In 1858 from February 11 to July 16, a 14-year-old peasant girl, called Bernadette Soubirous, saw a vision. The vision was of Mary standing next to a rose bush at the entrance to the Massabielle grotto, on the left bank of the stream. Bernadette saw this vision 7 times. She was told that a spring would appear, and that people were to come to be healed. Bernadette and the whole village made a once in a lifetime trip to the grotto to heal their sins. Many believed the next day they were healed of their sins and Virgin Mary had forgiven them. The figure always appeared in one place, a niche above the main cavity of the grotto, in which a wild rose bush was growing.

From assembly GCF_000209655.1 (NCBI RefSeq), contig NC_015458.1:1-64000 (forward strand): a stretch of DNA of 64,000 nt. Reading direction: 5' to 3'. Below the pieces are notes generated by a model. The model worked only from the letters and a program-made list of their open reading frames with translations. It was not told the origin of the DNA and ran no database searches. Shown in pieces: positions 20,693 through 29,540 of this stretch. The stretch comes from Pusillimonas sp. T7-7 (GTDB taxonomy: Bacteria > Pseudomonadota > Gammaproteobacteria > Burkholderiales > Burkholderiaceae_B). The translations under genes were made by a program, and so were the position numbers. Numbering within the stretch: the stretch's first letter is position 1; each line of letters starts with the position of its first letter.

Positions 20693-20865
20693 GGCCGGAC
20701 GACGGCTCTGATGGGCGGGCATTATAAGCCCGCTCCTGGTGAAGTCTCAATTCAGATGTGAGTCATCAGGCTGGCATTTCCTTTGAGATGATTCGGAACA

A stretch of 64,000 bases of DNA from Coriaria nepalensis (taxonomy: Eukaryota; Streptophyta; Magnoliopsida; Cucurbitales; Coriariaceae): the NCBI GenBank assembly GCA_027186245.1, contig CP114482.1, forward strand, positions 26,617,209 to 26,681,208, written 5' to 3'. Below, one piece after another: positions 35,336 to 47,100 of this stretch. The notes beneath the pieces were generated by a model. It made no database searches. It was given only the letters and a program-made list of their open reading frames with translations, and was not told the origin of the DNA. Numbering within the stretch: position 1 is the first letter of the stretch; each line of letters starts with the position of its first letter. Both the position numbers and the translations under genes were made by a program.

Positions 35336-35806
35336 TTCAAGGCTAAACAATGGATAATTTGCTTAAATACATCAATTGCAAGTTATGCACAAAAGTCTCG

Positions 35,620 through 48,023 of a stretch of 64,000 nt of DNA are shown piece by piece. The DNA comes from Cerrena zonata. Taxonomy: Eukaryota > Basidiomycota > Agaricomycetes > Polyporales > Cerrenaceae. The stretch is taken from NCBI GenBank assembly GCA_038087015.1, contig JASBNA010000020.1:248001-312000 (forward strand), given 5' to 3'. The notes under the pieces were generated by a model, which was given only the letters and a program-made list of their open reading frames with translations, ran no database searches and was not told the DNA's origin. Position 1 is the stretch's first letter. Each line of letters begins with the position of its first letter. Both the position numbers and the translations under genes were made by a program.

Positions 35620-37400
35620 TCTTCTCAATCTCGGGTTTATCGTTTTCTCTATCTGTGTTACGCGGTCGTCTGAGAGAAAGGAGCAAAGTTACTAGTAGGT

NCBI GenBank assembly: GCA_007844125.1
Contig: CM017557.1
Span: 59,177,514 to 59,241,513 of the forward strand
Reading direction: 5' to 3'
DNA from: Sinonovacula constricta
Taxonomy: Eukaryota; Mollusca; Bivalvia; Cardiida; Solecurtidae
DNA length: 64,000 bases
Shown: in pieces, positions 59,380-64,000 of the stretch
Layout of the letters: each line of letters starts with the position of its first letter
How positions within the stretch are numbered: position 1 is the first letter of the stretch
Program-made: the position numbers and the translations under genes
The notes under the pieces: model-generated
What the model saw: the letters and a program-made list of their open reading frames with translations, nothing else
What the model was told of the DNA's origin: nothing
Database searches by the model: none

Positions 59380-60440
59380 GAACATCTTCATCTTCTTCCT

In 1864, the Lyonnais sculptor Joseph-Hugues Fabisch was commissioned to create a statue of Our Lady of Lourdes based on Bernadette’s descriptions. Although it has become an iconic symbol of Our Lady of Lourdes, it depicts a figure which is not only older and taller than Bernadette’s description, but also more in keeping with orthodox and traditional representations of the Virgin Mary. The statue rests in the niche where the Virgin appeared to Bernadette. The original wild rose bush was destroyed shortly after the apparitions by pilgrims seeking relics, but a newer one has been planted nearby.
Featured Image: Bernadette Soubirous and the vision of Mary / Image: catholicexchange.com